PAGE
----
Exercise-4 (Net present value method – uneven cash flows)

By: Rashid Javed | Updated on: April 11th, 2018

Proposal X and proposal Y require an initial investment of $10,000 and are expected to generate an equal cash inflow of $20,000 over their life of four years. The net cash inflow for each year of life of both the proposals is given below:



  1. Compute the present value of cash inflows generated by both the proposals assuming a discount rate of 18%.
  2. Which of the two proposals is better if compared using net present value method?


(1). Present values of proposal X and proposal Y:

Both the proposals generate uneven cash inflows. The present value of cash inflow of both the proposals would, therefore, be computed by multiplying the net cash inflow generated in each individual year by the present value of $1 at given interest rate of 18%. These calculations are given below:


*Value from present value of $1 table.

Notice that both the investment proposals generate equal cash inflow of $20,000 in 4-year period but present value of proposal Y’s cash inflow is greater than the present value of proposal X’s cash inflow by $2,204 . The reason is that proposal Y generates most of its cash inflow in earlier years whereas proposal X generates most of its cash inflow in later years. It reminds us that the money has a time value.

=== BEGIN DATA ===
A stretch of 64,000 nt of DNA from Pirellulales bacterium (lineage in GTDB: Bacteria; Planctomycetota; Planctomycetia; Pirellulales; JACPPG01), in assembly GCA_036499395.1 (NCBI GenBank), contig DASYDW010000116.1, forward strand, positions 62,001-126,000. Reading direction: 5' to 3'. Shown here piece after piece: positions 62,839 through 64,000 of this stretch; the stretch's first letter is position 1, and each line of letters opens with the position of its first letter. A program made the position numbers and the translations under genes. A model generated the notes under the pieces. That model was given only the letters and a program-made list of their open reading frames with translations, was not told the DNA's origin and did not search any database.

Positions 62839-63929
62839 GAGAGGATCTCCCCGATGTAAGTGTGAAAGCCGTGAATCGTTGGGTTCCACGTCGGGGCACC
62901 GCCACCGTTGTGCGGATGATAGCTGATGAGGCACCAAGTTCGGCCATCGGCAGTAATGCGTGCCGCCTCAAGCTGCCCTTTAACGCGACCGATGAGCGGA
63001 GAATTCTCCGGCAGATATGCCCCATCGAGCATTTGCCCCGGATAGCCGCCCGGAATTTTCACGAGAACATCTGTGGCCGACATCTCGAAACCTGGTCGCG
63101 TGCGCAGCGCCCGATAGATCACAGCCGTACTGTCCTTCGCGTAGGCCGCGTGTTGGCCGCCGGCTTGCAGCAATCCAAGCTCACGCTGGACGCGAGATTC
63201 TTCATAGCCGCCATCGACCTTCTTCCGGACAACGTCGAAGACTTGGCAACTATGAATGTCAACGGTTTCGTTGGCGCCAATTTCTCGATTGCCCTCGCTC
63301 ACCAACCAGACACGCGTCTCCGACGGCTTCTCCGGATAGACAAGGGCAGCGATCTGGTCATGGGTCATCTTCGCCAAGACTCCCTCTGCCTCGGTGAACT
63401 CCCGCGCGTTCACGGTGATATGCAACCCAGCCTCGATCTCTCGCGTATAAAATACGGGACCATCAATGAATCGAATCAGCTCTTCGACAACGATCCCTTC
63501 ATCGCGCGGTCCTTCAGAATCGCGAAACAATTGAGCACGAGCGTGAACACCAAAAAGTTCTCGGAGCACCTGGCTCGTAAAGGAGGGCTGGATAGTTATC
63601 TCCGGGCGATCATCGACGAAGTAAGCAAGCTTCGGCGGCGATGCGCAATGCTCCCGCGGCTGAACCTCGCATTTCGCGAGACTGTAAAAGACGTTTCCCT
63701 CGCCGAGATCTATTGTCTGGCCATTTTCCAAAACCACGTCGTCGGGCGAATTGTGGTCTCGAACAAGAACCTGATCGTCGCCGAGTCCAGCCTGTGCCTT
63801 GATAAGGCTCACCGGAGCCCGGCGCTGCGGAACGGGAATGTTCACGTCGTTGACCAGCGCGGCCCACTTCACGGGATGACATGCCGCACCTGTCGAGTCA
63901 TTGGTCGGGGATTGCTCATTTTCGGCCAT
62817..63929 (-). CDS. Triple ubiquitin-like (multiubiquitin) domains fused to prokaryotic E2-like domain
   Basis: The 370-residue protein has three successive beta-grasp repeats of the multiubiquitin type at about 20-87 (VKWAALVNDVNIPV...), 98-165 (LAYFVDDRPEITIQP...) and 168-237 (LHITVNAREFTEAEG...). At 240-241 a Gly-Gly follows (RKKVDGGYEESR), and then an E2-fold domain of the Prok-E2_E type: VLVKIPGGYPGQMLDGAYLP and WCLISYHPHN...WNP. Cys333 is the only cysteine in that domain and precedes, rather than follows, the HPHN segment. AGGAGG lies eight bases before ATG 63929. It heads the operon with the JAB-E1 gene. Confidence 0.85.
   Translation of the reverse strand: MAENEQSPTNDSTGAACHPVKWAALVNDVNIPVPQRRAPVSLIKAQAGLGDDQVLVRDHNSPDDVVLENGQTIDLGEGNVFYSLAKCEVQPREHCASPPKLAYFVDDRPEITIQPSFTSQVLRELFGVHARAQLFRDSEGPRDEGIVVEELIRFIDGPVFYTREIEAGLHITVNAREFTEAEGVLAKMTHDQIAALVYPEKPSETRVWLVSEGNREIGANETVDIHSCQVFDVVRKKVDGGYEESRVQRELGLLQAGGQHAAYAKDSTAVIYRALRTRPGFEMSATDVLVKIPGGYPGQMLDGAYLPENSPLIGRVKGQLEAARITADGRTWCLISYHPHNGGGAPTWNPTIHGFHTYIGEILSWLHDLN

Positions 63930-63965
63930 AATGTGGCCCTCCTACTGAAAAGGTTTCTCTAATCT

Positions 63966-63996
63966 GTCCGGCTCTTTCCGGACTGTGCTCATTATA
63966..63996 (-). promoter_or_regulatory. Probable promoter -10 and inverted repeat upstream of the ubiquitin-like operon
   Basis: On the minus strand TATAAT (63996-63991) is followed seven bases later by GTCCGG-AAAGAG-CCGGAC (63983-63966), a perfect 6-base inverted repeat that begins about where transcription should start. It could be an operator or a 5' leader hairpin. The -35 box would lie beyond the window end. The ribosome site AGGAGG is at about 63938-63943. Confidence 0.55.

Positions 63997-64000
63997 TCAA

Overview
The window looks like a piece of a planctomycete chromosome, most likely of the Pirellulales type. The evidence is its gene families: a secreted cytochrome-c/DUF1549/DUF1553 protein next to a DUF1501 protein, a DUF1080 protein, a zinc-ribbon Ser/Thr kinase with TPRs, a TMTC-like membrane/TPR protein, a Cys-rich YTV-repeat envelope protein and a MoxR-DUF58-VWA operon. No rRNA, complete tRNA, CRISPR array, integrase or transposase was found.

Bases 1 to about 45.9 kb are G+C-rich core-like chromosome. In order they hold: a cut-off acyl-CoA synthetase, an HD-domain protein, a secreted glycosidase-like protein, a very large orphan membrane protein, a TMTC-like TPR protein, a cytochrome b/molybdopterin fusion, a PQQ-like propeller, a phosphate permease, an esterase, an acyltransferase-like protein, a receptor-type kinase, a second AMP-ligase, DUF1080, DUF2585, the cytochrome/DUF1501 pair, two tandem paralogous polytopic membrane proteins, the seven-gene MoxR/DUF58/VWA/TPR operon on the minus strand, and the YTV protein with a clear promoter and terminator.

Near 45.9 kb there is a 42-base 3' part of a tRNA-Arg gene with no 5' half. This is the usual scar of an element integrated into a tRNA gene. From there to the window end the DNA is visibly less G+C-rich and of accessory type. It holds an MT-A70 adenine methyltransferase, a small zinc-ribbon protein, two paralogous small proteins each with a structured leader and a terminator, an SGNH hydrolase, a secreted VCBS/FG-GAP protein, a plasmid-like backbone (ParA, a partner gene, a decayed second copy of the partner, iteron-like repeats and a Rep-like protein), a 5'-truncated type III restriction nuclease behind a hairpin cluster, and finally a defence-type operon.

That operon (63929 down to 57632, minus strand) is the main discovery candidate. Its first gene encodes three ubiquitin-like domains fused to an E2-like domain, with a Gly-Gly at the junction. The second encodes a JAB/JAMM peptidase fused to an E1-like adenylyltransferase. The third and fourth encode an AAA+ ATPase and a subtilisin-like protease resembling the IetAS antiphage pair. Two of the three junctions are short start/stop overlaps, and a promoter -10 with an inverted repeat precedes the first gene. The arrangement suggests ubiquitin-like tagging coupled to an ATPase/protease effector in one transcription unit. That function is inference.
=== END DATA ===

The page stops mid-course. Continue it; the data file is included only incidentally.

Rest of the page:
(2). Comparison of two proposals using net present value (NPV) method:

NPV = Initial cost – Present value of cash inflows

  • NPV of proposal X: $10,000 – $12,348 = $2,348
  • NPV of proposal Y: $10,000 – $14,552 = $4,552

The net present value of both the proposals are positive and therefore both the proposals are acceptable if evaluated using net present value method. The proposal Y, however, promises a higher net present value than proposal X and is therefore a better investment to choose.

3 Comments on Exercise-4 (Net present value method – uneven cash flows)
  1. Nasir

    It is very useful presentation but I need more examples.

  2. Francesca

    All you did was give the present value of the cash flows, not the net present value, which should take into consideration the initial 40,000 invested. Both these investment projects have a negative NPV, since the cash flows barely cover the initial cost.

    1. Accounting For Management

      The exercise was missing its second part in which the NPV of both the proposals was computed and compared.

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